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The Body Shop suppliers left with 'more than $1 million' of ingredients

Sophie Smith
19 February 2024

The Body Shop’s fair trade suppliers, who work with vulnerable people from the Amazon and Africa, say they have been left with more than $1 million worth of beauty ingredients that may never be ordered or paid for.

The British brand, which fell into administration in the UK last week, operates 18 community fair trade partnerships around the world via its own scheme.

Several suppliers told The Guardian that they could be left with hundreds of thousands of dollars of stock if the business goes bankrupt - a figure they said was "very meaningful" to families living on low incomes in remote areas.

The suppliers said they had no written contract with The Body Shop, but had produced an agreed amount of product for the brand for many years.

Most of the fair trade community projects do not directly supply the business but sell the ingredients to intermediaries such as oil refiners or one of the group’s more than 20 cosmetics and beauty product manufacturers.

The producers are concerned that if manufacturers are not paid by administrators, they in turn will not be paid.

The Body Shop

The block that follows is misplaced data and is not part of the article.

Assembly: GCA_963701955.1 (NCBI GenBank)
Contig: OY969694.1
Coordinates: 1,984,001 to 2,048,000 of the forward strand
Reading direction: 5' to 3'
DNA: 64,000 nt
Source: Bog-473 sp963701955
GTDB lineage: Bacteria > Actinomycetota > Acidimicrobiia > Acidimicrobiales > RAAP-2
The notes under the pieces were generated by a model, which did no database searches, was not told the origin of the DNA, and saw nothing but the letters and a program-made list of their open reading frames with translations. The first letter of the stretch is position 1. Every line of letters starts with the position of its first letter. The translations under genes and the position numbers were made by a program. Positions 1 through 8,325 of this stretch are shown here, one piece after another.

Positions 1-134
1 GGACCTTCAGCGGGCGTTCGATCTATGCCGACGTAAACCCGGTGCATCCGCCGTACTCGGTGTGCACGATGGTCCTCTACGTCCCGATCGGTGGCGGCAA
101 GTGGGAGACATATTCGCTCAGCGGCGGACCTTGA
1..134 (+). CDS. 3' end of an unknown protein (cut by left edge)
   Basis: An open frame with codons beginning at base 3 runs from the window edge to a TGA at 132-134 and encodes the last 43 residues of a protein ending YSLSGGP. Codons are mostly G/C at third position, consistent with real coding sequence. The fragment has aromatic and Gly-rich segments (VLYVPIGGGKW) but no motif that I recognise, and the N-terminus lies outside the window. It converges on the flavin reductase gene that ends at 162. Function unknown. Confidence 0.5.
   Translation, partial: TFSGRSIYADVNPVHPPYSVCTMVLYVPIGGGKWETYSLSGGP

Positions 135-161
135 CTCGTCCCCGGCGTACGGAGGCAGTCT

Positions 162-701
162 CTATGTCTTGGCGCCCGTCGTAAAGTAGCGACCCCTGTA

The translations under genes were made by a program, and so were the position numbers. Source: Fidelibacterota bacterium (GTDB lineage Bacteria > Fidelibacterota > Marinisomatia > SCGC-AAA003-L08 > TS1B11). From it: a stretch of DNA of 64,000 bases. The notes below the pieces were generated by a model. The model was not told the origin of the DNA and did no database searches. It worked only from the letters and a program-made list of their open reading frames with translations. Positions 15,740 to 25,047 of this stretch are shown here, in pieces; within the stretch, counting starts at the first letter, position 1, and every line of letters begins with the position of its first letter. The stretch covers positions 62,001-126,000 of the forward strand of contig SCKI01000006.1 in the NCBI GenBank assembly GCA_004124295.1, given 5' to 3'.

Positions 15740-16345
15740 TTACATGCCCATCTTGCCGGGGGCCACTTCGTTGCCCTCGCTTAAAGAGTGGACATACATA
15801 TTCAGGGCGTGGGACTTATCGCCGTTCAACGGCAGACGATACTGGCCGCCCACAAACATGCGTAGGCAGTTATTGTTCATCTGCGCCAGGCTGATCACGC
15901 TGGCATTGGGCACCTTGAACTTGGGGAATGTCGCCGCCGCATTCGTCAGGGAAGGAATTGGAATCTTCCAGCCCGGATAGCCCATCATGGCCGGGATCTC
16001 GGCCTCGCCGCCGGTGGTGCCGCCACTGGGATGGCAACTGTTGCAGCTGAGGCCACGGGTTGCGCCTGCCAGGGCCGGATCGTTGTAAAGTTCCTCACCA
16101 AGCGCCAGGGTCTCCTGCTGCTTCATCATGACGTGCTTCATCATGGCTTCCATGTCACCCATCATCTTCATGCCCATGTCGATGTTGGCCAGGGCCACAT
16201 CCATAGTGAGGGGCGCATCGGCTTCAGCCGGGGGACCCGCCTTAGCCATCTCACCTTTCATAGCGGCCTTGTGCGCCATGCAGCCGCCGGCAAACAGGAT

The Body Shop’s UK business continues to trade as usual, and administrators from accounting firm FRP said creditors will be kept informed as the process moves forward.

However, any supplier debts will be lined up behind many other creditors – and orders could shrink if the stores are closed.

Last week, The Body Shop owner Aurelius was reported to be first in line for a payout after putting the UK business into administration, despite previously pledging to "re-energise" the brand with a "strong turnaround strategy".

Aurelius secured a £207 million deal in November 2023 to buy The Body Shop from Brazilian cosmetics giant Natura & Co.

It believed that, despite the challenging retail market, there was an opportunity to improve the business and enable it to take advantage of positive trends in the high-growth beauty market.

However, the brand was placed into administration in the UK last week, putting thousands of jobs at risk.

FRP said it would "consider all options to find a way forward for the business" after years of financial struggles and amid a challenging backdrop for shoppers.

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